How to Get From Malaga to Tarifa by Public Transport

Surfing, whale watching and ferries to Morocco await you in Tarifa

Kitesurfing on Tarifa beach
••• Frank Wijn / Getty Images

Tarifa is a popular destination for watersports, but it is even better for getting from Spain to Morocco. How to get from Malaga to Tarifa by bus, train and car. 

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From Malaga to Morocco via Tarifa

Just 14km of water separates Tarifa from Tangiers in Morocco. If your main reason for going to Tarifa is to take the Ferry to Morocco, you might want to consider taking a guided tour instead, particularly if you want to visit Morocco as a day trip.

Read more about traveling from Malaga to Morocco or check out this .

However, Tarifa is more than just a ferry port. The meeting point between the Mediterranean and the Atlantic is a great place to learn to kite surf (and other water sports).

Tarifa to Malaga by Bus and Train

The Cadiz to Malaga bus route will take you from Tarifa to Malaga (or the reverse). The service is run by TG Comes. There are normally about four buses in each direction. Alternatively, connect in Algeciras.

Avanzabus has a bus service from Malaga to Tarifa though it doesn't appear to be running at present.

There are no trains from Tarifa to Malaga. If you have a Eurail Pass for Spain or just really want to go by train, you'll have to go to Algeciras, changing in Antequera, and then take a bus from Algeciras.

  • Interactive Rail Map of Spain Plan your route and get prices and journey times

Tarifa to Malaga by Car

The 160km route from Malaga to Tarifa takes around two hours by car. Driving along the A-7/AP-7, you'll pass by the whole of the Costa del Sol, including Marbella and Gibraltar. Note that there are tolls on this road.

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Number of Days to Spend in Tarifa

You could spend a whole summer learning to windsurf, but if you just want to sample what Tarifa has to offer, you could do it in one action-packed day.

    Things to Do in Tarifa

    There are three things to do in Tarifa - three excellent things to do in Tarifa, but only three things to in Tarifa. They are: windsurfing (and all the new-fangled variants like kitesurfing, etc), whale & dolphin watching and traveling to Morocco. Getting to Africa is covered above: see below for details on the other two.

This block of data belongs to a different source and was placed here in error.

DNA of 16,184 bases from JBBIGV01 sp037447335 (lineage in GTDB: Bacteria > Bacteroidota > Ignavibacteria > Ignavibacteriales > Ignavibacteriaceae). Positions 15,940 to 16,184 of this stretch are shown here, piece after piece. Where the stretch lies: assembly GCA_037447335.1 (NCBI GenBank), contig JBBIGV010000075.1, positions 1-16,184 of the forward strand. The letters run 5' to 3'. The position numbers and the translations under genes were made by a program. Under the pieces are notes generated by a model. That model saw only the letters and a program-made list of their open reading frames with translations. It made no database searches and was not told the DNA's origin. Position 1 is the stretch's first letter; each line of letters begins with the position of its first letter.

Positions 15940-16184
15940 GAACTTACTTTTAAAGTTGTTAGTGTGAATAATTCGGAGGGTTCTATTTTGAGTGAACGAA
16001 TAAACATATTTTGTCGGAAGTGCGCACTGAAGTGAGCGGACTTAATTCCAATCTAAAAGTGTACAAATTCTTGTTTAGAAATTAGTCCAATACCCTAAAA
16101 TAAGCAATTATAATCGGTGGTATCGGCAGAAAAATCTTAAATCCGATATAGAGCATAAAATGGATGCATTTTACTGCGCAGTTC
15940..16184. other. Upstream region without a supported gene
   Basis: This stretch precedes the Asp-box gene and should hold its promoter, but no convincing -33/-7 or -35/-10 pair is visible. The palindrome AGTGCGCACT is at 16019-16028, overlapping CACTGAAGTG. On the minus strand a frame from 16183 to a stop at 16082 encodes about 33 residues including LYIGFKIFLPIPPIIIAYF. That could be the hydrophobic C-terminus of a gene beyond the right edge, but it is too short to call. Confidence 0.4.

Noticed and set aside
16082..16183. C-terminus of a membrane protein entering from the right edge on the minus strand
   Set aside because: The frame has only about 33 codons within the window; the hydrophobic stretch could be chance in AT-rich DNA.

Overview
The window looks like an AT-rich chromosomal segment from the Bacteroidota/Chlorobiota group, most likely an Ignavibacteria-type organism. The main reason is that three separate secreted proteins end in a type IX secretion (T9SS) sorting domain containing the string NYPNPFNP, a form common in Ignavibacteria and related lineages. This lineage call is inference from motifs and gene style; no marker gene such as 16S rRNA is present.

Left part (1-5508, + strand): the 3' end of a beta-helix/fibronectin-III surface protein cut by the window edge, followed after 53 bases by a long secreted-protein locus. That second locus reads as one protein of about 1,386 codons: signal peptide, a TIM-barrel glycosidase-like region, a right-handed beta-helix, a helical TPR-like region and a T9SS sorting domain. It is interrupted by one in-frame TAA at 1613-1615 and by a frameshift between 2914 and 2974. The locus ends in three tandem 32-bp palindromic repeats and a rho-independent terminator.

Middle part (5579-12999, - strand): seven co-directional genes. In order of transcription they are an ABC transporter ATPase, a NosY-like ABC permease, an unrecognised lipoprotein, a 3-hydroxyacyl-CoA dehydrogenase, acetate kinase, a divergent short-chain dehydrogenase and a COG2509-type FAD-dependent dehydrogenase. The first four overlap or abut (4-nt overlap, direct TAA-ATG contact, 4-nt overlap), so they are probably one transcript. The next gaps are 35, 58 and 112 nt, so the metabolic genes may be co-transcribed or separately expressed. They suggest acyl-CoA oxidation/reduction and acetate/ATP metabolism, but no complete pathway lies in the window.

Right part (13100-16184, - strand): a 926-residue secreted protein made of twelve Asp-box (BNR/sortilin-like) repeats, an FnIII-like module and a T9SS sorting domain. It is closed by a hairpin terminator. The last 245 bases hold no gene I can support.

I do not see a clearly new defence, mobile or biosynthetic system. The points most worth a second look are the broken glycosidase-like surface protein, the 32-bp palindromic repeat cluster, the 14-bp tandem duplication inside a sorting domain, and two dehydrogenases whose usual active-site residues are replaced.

Windsurfing in Tarifa

    It is windsurfing that turned this small coastal town into a magnet for watersport enthusiasts. Have no fear if you've never windsurfed before: there are plenty of beginners' courses. Take a stroll down c/Batalla de Salado, the main street in Tarifa, and check out the prices. Sail & Board rental for a day is about 50€, lessons are similar. The biggest school in Tarifa is Tarifa Spin Out. Kitesurfing is also catching on very fast.

    Whale & Dolphin Watching from Tarifa

    There are a number of tour companies that offer three hour boat trip to see whales & dolphins in their natural habitat. Walk around the old town (at the end of c/Batalla de Salado) and you'll find a number of schools.

    What NOT to Do in Tarifa

    Many people associate watersports with beach holidays and imagine that where there is windsurfing there will be good beaches. But where there is windsurfing there is wind, which is not good when you want to sunbathe without coming home with sand everywhere.

    How to Get to Tarifa From Elsewhere (& Where to Go Next)

    Tarifa is the perfect stop off between Cadiz and Ronda. Tarifa has no train station, so you'll need to travel by bus or hire a car. There is a direct bus from Cadiz which takes 1h30 to 2h (travel is with ​TG Comes. To get to Ronda, take a bus to Algeciras and then a train. Travel to and from Seville is also possible, but the route is tortuous - you're better off breaking up the journey by going to Cadiz (the travel time is the same but you see an extra city.

    First Impressions of Tarifa

    The bus 'station' (a carpark with a small shelter and a rarely-manned ticket office) is on c/Batalla de Salado, Tarifa's main street, and just a few minutes walk from the glut of surf shops that 'greet' you when you arrive in the town.

    At the end of the street is a big arch and beyond that the old town. The old town is a pleasant collection of windy medina-esque streets, it's just a shame that the commercialism of the windsurfing community has sucked the town dry of most of its' charm. Heading down from the archway, you'll reach Plaza San Martin. Veer to the right to reach the beach (for the windsurfing) and port (for trips to Morocco).